Less than half of Brazilians favor hosting World Cup, poll shows

Tue Apr 8, 2014 9:54am EDT
 
Email This Article |
Share This Article
  • Facebook
  • LinkedIn
  • Twitter
| Print This Article | Single Page
[-] Text [+]

SAO PAULO (Reuters) - Less than half of Brazilians favor the nation's hosting of the World Cup in June, with a majority in the soccer-crazed nation believing that the tournament will do more harm than good, a poll showed on Tuesday.

Just 48 percent of Brazilians support hosting the event, down from 52 percent in February and dropping below 50 percent for the first time, a survey by Datafolha found, though the company said the difference was within its margin of error.

The approval rate has dropped from a high of 79 percent in November 2008, a year after Brazil was selected, amid cost overruns, deadly construction accidents and concern that delays in building stadiums and airports in 12 cities could embarrass the country on the international stage.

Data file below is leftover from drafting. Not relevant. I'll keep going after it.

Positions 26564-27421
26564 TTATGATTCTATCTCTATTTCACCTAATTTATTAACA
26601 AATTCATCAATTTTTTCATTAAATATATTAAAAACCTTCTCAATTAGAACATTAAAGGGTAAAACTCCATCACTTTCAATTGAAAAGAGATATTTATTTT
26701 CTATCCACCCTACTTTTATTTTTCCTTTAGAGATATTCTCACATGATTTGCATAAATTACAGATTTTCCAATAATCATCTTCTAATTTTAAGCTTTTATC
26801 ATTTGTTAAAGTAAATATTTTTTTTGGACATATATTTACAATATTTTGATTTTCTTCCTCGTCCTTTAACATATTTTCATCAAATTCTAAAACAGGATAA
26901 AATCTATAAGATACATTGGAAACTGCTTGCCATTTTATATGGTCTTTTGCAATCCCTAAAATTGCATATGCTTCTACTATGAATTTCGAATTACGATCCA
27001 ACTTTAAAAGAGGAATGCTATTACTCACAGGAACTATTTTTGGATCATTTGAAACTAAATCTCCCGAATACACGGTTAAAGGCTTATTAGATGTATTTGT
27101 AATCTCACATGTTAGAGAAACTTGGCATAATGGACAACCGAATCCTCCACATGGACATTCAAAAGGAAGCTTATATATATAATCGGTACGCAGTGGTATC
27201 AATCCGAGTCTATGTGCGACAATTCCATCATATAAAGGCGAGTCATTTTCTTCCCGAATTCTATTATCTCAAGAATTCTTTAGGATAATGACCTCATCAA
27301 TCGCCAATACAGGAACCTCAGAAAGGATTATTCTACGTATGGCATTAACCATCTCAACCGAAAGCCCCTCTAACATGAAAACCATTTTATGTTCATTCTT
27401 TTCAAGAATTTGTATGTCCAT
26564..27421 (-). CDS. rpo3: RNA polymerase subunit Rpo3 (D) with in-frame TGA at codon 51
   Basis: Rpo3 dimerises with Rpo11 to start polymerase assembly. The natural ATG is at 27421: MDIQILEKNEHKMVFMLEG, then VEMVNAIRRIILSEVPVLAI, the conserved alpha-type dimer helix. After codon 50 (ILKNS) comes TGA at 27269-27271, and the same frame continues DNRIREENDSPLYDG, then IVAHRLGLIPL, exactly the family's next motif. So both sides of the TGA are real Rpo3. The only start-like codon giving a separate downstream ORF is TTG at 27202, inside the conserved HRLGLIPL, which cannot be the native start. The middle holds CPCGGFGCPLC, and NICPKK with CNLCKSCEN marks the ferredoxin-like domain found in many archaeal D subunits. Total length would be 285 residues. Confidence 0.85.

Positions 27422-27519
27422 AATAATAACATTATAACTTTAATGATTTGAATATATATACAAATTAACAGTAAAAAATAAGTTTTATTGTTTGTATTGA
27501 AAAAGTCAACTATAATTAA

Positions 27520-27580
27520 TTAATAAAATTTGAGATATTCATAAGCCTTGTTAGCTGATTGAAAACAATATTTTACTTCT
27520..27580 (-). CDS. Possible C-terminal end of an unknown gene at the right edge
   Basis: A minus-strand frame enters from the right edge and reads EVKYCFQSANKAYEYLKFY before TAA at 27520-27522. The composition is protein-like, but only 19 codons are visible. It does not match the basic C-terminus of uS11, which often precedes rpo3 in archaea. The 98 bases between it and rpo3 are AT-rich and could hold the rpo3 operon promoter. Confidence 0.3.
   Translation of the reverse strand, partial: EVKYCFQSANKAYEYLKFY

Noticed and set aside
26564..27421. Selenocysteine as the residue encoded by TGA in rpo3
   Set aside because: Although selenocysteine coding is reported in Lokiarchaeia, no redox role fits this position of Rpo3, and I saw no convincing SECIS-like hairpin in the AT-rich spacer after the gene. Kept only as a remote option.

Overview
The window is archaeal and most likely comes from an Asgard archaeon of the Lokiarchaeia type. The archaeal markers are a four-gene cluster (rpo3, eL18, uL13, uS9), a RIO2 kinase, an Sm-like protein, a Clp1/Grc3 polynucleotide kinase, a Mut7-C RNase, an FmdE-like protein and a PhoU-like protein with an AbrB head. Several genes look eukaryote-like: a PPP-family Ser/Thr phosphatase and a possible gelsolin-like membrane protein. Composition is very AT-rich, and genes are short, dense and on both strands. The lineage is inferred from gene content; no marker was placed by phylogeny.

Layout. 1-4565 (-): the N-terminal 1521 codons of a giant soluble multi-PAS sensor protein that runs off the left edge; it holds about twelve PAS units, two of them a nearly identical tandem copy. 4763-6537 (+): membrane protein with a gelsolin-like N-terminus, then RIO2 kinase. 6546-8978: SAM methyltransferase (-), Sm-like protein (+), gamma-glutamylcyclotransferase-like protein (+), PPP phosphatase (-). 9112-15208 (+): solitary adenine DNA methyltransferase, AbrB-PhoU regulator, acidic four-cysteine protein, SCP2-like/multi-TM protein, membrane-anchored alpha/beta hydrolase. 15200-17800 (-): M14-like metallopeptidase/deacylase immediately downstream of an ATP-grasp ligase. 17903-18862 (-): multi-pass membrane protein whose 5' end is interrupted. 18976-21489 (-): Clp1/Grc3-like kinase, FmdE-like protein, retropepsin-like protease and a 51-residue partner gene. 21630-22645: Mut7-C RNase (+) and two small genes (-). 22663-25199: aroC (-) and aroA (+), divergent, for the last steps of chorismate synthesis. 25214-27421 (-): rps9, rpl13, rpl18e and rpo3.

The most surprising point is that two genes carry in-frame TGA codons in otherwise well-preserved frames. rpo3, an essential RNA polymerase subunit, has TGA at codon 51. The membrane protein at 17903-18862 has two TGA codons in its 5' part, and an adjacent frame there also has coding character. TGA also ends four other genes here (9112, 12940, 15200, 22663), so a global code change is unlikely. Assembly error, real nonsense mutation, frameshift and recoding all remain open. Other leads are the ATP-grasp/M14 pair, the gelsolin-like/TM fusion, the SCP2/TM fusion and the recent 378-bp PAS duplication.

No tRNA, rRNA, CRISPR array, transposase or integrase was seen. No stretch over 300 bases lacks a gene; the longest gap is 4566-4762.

Indeed, the number of Brazilians opposed to hosting the 32-nation event is also rising, with 41 percent against it now, up from 38 percent in February and 10 percent in 2008, the survey by the local pollster showed.

The result is surprising for the soccer-loving nation that has won five World Cup titles, more than any other country. Brazil last hosted the tournament in 1950.

The event poses an increasing risk to President Dilma Rousseff, who is widely expected to be reelected in the general elections in October, as she may see support slump if the World Cup is not a success. She routinely assures Brazilians the tournament will be "the cup of cups."

Datafolha said 55 percent of those surveyed believe the games will bring more harm than benefit to the country, compared to 36 percent who believe the event will bring more benefit.

In a similar survey in June, in the midst of massive street protests calling for better transportation and less corruption, 44 percent said the games would bring more harm than benefit.

Pessimism over the World Cup has increased even as Brazilians have largely abandoned street protests.   Continued...

 
Construction workers on strike stand outside the Rio 2016 Olympic Park construction site in Rio de Janeiro April 8, 2014. REUTERS/Ricardo Moraes